The next two sessions were case studies based around Making an impact through space.
Firstly Margaret Buchan, Associate Director of Library Services, Robert Gordon University spoke about the new library at RGU. She explained what they used to do and how they had planned in advance to do things differently when they moved to 'The Tower'. There was no room for a traditional service / issue desk so they have a welcome desk instead which is staffed by reception staff. The reception staff were recruited for customer service skills not library skills experience. There are library staff on each of the other floors to help students on that floor and they communicate with staff in different areas via wireless headsets. There is no space for group study areas but they do have some provision for groups in another building.
An interesting aspect was that the staff area is 'hot desking' and this seemed to work well for them.
The next speaker was Laurence Bebbington, Acting University Librarian & Director, University of Aberdeen. He explained the concept of the Aberdeen Library with flexible spaces that are technology rich. It is a building of architectural merit with public spaces and a very impressive atrium. There is one dewey sequence throughout the library and plenty of study spaces with power and data on desks. There is a strong emphasis on self service including self collection of reservations.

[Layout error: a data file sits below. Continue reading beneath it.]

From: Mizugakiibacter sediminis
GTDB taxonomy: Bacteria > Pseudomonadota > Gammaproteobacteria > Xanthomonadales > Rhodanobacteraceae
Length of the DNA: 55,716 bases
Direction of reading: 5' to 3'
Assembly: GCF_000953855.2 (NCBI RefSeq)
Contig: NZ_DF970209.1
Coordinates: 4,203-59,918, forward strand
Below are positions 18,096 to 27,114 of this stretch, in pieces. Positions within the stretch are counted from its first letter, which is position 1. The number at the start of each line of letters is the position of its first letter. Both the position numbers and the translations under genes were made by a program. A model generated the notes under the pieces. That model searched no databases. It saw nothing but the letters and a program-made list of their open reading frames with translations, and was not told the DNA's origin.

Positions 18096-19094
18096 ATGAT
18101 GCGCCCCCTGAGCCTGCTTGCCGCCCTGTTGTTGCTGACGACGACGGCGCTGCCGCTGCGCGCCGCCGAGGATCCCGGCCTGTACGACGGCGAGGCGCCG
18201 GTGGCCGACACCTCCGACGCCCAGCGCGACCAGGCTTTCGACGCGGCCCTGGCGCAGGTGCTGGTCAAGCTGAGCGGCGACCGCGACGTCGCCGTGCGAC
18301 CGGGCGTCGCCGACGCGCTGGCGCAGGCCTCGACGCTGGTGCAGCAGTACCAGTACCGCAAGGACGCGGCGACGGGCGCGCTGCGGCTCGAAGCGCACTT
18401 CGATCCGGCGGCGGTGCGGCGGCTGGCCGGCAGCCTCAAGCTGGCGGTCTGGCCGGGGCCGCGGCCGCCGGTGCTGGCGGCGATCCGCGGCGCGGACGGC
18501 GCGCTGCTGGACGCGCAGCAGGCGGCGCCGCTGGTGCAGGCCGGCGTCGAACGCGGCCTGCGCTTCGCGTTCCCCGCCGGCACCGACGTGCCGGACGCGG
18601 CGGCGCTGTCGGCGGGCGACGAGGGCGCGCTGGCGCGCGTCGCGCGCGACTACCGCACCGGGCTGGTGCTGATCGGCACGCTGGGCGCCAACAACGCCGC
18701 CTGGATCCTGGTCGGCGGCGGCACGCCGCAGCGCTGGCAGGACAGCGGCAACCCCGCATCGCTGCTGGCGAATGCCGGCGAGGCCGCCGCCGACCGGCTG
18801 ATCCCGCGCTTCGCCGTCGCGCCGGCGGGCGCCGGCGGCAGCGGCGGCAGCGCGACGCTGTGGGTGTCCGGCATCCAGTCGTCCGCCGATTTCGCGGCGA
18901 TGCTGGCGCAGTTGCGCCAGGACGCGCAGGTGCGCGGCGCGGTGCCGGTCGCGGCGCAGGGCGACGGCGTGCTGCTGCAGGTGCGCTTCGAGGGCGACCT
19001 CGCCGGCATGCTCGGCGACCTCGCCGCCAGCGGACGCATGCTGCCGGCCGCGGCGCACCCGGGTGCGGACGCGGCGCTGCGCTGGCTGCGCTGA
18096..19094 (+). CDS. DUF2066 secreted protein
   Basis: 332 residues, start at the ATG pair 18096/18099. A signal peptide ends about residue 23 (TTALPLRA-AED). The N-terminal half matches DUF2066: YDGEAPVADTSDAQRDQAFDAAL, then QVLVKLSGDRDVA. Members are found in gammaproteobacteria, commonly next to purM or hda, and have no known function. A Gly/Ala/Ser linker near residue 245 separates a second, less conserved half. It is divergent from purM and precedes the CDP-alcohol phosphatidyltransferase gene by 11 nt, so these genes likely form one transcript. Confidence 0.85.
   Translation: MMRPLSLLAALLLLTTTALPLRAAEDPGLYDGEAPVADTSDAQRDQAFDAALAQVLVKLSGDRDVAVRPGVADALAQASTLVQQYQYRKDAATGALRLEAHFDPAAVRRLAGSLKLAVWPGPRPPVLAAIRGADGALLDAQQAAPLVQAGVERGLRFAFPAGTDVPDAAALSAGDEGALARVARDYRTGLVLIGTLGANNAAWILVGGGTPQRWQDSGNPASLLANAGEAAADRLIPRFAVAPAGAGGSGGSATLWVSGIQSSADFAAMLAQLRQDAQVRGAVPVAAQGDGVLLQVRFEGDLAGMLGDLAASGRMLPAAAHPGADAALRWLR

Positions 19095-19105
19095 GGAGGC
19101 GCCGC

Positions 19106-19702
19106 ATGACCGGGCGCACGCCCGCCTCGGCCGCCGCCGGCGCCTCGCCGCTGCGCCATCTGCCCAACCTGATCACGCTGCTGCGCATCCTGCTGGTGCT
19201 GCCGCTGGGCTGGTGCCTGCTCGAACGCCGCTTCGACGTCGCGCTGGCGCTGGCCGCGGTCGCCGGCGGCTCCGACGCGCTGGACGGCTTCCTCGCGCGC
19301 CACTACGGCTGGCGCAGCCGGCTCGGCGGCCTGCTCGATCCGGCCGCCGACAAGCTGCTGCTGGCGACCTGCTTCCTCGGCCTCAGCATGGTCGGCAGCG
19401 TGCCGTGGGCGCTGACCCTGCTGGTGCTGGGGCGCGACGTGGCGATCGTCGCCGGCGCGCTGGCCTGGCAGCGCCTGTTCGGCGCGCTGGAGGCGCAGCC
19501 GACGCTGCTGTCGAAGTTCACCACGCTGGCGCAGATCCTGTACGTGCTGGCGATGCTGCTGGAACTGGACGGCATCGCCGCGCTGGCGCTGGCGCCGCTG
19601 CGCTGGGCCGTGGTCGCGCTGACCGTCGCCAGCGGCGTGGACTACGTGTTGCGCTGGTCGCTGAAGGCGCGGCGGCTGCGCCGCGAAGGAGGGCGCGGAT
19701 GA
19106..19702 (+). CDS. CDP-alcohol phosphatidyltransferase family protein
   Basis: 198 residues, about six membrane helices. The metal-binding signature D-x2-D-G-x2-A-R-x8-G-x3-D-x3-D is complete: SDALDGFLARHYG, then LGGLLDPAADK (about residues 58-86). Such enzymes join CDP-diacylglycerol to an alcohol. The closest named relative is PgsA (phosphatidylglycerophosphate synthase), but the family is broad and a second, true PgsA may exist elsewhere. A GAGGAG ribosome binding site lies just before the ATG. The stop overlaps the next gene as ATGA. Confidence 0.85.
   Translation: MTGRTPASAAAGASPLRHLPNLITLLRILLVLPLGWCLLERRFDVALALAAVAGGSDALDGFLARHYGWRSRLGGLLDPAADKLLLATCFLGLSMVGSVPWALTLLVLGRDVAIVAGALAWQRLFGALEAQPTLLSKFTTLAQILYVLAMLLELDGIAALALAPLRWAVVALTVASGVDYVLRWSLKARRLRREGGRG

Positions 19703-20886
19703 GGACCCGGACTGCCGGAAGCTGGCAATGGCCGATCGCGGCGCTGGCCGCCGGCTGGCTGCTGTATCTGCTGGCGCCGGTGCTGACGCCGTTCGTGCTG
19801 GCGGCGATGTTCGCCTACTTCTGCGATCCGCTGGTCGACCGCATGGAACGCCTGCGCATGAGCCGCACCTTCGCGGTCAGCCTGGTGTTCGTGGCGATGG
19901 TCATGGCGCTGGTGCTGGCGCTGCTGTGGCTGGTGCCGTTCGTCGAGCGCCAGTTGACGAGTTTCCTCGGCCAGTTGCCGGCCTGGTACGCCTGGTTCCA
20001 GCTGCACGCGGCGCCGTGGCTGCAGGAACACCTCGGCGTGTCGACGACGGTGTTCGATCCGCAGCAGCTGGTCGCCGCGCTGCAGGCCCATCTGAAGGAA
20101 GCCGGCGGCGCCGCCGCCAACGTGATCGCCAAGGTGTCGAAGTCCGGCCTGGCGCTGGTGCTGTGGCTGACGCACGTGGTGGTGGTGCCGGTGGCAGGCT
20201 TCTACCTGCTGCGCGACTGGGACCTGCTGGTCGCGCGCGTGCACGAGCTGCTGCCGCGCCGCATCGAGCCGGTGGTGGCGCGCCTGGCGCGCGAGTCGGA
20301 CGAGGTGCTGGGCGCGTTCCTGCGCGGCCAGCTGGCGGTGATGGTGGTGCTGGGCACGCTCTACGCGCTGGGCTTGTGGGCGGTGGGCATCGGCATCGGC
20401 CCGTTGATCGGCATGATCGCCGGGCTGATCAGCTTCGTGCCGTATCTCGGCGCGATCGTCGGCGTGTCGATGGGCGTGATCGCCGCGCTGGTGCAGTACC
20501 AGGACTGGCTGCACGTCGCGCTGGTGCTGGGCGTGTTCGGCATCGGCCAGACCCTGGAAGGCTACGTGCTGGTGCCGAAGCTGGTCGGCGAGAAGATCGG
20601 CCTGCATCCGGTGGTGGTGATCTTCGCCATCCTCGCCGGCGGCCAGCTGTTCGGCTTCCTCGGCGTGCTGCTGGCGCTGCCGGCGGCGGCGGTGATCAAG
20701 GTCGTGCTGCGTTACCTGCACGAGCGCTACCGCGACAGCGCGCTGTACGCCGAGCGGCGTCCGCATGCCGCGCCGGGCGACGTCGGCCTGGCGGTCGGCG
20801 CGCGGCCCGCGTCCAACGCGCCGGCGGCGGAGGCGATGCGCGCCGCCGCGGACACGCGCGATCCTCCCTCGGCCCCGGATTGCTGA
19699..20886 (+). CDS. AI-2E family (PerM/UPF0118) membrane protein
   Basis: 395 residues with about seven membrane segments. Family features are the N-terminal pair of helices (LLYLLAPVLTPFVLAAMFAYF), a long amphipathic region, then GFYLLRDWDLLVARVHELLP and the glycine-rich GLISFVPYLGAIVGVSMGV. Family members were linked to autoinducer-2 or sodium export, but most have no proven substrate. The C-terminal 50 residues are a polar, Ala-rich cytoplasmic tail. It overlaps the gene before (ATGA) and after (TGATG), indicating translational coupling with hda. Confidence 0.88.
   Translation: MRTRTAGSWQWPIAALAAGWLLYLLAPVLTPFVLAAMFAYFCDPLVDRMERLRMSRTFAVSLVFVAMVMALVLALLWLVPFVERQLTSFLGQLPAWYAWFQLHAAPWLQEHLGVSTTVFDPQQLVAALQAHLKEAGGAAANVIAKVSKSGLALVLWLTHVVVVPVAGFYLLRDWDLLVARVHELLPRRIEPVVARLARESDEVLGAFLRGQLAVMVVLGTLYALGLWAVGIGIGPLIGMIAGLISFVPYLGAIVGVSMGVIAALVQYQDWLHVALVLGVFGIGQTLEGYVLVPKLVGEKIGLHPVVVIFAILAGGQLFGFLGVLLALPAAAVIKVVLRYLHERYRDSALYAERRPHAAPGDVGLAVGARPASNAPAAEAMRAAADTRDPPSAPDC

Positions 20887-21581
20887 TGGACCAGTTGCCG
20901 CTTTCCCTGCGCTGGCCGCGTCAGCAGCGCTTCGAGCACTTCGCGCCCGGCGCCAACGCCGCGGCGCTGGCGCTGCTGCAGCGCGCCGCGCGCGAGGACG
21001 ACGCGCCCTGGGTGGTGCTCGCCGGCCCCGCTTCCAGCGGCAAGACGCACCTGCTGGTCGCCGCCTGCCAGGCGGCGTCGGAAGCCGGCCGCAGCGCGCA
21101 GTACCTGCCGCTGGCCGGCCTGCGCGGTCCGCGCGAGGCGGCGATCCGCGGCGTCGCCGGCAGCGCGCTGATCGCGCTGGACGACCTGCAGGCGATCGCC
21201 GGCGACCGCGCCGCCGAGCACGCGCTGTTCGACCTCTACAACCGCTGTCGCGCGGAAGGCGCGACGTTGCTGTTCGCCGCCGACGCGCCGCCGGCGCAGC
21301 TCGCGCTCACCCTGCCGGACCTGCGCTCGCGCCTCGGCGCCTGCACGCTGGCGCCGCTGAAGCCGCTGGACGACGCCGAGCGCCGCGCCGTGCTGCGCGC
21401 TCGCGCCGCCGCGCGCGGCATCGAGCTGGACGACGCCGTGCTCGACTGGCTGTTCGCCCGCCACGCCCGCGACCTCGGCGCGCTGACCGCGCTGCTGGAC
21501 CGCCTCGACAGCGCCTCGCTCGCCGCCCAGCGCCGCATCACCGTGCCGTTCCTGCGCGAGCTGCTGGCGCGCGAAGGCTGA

During lunchtime there was an opportunity to look round the library. It is a very nice building and some great group study rooms.
The first session of the afternoon was a presentation by Graham Stone, Information Resources Manager/Senior Research Fellow, University of Huddersfield Library analytics: understanding impact and value.
It was a very interesting talk and I have read about the work that has been done on these projects. (My notes don't reflect how useful and informative the talk was).
Graham talked about how library data has been used at Huddersfield to improve existing services and how library data is 'linked' to student attainment. They found that there is a statistical significance between the final grade achieved, number of books borrowed and number of times e-resources were accessed.